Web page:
Growing up, I had imagined that my membership among the number of humanity would mean that I would one day, count. I had hoped that this addition would add up to success, achievement, and a decent though not ostentatious life — one that would be both moderately enviable and worth emulating.
Over the course of my life, my counting has taken different forms. As a child, I counted presents at Christmas time and meatballs in my Spaghetti-O’s at dinner time. As a teenager, I counted the “hutts” as center for the high school football team before I passed the ball through my legs to the hands of a team mate whom I should’ve counted a much closer friend for the intimacy we shared five days a week for four months each fall. As a college student, I counted years, semesters and class hours till graduation. After graduation, I counted the dollars for an engagement ring which I would give to one whom I counted above all the rest and whom I was counting on saying “yes”. In my first real job as a teacher, I counted down the classes to the end of the day, the days of the week to Friday, and the hours of the weekend till Monday. As a seminary student I was one of a graduating class of ninety or so, who were counting on positions in a church in which they would go to make a difference and whose lives would “count for Christ”. While working in the second of three churches, I would learn to number mortgage payments, diapers, bottles of formula, and doses of Tylenol. I had always hoped that I would count, but I never imagined those things which I would end up counting. And now, I count blood sugar and doses of insulin.
In our house this December we’ve been counting the days until Christmas. It all changed on the fifth of those days. Since then, I’ve been thinking of how that first Christmas was replete with counting. When Gabriel first appeared to Mary to tell her that she was chosen to bear and raise the King, of whom the number of the days of his reign would have no end, she neither balked at her own unworthiness nor chaffed at the inconvenience. In humility she both rejoiced and received what was put upon her. You recall that when Mary became pregnant she was only betrothed to Joseph. And when Joseph discovered she was pregnant, he intended to divorce her privately because he was a kind man. Nevertheless, he could after all count, and a pregnant fiancé did not add up. But even while he was still counting what he should do, the Angel of the Lord appeared to him to assure him: Mary was carrying the one who would deliver his people from their sins. Joseph obeyed the command of God to marry a woman bearing a child not his own. The irregularity was plain for all to see. No doubt it was probably assumed that this couple, for whom some may have had high hopes, was not only un-special but also of no account.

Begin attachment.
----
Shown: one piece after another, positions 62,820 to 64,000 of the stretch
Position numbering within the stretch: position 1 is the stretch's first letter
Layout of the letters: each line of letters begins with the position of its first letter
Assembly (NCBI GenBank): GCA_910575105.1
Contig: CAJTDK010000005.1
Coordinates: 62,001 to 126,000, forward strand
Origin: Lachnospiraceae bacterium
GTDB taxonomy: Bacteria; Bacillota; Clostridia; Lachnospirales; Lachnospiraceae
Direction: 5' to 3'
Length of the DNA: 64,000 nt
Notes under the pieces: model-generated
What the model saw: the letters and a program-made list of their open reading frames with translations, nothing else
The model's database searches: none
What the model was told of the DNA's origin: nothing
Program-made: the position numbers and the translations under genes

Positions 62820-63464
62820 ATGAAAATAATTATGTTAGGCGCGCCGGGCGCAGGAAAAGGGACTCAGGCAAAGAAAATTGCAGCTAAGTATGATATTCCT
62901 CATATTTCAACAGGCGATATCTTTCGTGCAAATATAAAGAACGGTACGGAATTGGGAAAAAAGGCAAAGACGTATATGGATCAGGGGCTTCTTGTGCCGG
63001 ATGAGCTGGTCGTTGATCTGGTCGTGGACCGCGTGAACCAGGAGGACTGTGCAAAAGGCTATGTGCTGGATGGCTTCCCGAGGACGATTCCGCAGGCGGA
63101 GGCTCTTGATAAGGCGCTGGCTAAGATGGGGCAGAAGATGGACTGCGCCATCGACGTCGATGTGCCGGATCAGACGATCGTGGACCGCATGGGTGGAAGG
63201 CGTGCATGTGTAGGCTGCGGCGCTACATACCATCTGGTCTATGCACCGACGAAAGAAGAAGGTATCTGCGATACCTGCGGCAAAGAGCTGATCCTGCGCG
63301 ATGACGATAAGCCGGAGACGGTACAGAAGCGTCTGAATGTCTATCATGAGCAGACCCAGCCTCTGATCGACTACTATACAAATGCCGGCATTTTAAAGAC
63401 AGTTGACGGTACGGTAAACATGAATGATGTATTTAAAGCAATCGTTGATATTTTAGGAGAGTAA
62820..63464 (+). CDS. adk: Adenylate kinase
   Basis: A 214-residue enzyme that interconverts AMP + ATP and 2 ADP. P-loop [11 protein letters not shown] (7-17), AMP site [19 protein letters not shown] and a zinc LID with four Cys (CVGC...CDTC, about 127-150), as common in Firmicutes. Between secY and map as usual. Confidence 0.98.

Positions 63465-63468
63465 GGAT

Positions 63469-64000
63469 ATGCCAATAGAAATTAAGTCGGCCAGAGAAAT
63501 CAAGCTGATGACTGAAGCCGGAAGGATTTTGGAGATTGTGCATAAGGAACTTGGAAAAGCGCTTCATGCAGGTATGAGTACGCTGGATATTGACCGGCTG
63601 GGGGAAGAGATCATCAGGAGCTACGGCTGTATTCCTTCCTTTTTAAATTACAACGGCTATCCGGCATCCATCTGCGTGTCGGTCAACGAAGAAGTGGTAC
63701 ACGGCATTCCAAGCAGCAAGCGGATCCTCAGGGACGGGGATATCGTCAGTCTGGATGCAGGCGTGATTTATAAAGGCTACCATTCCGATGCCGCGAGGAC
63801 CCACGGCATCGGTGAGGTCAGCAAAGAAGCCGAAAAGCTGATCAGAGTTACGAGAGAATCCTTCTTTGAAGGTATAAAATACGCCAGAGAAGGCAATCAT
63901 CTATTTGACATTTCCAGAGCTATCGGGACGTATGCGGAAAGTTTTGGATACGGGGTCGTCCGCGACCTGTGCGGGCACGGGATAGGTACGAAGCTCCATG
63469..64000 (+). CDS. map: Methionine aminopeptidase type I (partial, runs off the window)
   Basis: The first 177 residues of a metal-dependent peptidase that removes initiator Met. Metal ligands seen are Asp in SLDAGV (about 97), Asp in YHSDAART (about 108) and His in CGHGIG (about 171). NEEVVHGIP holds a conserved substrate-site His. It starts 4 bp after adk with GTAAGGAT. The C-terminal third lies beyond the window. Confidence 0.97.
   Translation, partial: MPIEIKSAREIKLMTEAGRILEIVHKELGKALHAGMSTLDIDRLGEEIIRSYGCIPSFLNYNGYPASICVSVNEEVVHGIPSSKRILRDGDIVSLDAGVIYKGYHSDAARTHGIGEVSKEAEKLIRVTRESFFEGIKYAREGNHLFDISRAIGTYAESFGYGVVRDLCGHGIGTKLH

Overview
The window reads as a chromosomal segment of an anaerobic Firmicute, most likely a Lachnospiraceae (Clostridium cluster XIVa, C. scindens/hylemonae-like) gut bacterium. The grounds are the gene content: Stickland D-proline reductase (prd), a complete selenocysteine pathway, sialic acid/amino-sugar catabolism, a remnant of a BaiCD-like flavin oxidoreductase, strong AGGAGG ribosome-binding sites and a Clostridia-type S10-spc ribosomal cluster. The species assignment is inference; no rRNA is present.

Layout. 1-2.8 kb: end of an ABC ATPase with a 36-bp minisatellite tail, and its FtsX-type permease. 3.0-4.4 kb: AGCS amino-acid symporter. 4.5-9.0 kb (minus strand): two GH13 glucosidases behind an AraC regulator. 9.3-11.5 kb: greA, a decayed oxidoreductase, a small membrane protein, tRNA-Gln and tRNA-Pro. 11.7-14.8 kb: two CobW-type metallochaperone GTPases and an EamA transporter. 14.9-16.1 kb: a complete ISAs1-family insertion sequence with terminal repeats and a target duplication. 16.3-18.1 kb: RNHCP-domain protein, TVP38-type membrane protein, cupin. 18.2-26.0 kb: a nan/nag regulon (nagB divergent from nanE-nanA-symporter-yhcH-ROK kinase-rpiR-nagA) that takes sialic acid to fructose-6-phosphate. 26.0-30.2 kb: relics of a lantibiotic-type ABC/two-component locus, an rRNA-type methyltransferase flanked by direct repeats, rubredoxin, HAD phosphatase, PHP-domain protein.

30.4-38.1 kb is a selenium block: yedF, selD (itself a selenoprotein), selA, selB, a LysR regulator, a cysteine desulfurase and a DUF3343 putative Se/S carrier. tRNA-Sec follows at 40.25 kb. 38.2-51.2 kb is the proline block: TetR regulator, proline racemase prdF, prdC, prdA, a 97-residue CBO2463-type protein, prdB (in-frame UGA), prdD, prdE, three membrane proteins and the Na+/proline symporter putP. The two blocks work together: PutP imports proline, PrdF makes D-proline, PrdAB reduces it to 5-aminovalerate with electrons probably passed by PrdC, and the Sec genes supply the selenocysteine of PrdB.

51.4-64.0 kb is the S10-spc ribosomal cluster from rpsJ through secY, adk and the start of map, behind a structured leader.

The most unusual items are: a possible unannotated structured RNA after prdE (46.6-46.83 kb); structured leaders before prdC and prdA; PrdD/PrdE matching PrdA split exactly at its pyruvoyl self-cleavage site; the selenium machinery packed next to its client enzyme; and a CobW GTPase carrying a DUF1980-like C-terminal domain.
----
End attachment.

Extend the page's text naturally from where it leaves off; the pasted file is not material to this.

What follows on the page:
It came about in the long line of human events, that Caesar Augustus wanted to count the world so that he might have more money to count. Because Joseph was numbered among the descendants of King David, Joseph and his new wife walked the eighty miles from Nazareth to the ancestral home of David’s descendants, Bethlehem. If you were to return to your home town, you would likely count on some help and a place to stay, but Mary and Joseph were relegated to the inn. Upon finding that all the inn’s rooms were counted full, the innkeeper offered the stable. In this stable, after her numbered days were completed, Mary delivered Jesus, the Son of David, the Son of Man, the Son of God… that he might deliver us.
Now in the fields beyond the region of Bethlehem, there were shepherds. Being good shepherds, they counted their sheep. They were not counting on the Angel of the Lord appearing among them glowing with light so heavy that it almost crushed them. The angel’s first words were, “Don’t be afraid.” He told them of the birth of Christ the Lord, and that they should go to see him. As a sign that this was both special and true, the Angel told them that they would find this king in swaddling clothes lying in a manger. At that moment, countless angels appeared in the dark sky, lit by numberless lights, and sang. They sang of wonder, of triumph, of the turning of the tide, of the good news that the interminable slide into the same ol’ same ol’, the relentless skid further into the ways things shouldn’t be, had been arrested by the stark cry of a newborn in the City of David. These shepherds (those whom the world did not count) marveled that they should be the first to hear this glorious news. They traveled to Bethlehem and saw it just as they were told, they shared with Mary and Joseph all that they had seen and heard, and they went away rejoicing and praising God.